If a year ago a company issued stock options at a $5 exercise price per share, but today they issued them at a $2.50 exercise price per share, does that mean the company has been de-valued by 50%, or is there no correlation between what a company is valued at and the exercise price?
There could also be some degree of dilution at play here. If they are rapidly expanding and hiring, or if they took on another round of funding each share may have a lower amount of value though the company might be worth more than they were previously. The newly issued options may also be of a different class.
I'm guessing you're talking about options given to employees. The company can issue stock options at whatever strike price it wants. The difference between the strike price and the actual market value is considered income to the employee. You can get the options at $0 strike just as well (although companies generally just give RSUs instead in this case).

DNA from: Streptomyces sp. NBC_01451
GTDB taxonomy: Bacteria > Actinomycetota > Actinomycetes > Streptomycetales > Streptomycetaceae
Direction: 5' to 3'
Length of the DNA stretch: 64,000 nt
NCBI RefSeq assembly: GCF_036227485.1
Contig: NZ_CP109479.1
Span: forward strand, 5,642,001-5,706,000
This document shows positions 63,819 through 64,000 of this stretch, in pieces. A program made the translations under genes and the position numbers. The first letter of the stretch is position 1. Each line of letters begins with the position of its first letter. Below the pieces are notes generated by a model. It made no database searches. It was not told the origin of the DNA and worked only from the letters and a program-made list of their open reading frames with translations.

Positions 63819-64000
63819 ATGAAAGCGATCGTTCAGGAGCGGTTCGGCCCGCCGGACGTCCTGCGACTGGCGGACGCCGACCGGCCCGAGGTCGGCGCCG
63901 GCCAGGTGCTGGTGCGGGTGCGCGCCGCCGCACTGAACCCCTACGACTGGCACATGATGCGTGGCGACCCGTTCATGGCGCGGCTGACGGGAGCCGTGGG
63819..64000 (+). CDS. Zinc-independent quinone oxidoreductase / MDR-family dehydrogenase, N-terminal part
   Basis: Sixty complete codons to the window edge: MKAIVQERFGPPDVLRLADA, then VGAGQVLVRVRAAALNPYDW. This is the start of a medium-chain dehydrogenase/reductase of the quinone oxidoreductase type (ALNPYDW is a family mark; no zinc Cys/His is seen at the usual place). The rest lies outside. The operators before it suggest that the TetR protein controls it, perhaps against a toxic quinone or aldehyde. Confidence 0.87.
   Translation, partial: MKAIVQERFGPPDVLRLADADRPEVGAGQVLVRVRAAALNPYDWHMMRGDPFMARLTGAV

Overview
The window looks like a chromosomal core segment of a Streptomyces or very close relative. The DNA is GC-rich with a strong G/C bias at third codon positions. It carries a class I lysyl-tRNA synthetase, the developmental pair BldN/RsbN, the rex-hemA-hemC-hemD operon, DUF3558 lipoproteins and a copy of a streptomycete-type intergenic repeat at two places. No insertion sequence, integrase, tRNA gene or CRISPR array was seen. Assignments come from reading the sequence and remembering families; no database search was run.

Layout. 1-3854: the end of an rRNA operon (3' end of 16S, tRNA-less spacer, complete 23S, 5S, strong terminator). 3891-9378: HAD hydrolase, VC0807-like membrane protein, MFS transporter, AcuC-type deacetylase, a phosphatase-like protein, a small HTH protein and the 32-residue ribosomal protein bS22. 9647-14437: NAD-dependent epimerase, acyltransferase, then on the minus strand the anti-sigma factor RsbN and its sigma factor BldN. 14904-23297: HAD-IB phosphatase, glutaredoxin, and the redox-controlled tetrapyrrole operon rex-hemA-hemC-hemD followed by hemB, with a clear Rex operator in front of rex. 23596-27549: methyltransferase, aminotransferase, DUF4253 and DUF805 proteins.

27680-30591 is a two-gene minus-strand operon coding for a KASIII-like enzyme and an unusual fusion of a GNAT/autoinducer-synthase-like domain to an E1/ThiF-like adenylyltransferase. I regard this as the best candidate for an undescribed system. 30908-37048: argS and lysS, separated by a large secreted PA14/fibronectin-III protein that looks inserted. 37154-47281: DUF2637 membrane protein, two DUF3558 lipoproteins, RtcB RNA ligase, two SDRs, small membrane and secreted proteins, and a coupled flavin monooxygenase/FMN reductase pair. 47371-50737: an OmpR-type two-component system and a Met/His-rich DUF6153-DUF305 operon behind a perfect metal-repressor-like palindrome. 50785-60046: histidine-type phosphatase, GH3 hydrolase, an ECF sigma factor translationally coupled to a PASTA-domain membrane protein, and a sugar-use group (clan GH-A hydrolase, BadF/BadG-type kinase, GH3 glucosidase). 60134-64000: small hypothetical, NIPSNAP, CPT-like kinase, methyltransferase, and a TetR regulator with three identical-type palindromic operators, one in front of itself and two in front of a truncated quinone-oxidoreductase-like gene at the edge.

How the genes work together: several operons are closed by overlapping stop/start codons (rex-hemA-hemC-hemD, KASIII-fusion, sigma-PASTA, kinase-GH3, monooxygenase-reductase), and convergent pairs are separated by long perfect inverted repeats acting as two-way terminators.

There are a LOT of variables at play here, so with the info you've provided we can't give you an exact answer. Generally speaking, employee options at a startup are valued by a 409a valuation (http://en.wikipedia.org/wiki/Internal_Revenue_Code_section_409A) once a year or more often. But it's entirely possible that the company split its shares, or took a round of funding that reduced their valuation, or any other number of things. We'd need a good bit more information (which you may or may not have) to really answer the question.
1I assume you mean the company shares were split... Rather than the company was split, although also valid.– AronOct 23, 2018 at 15:53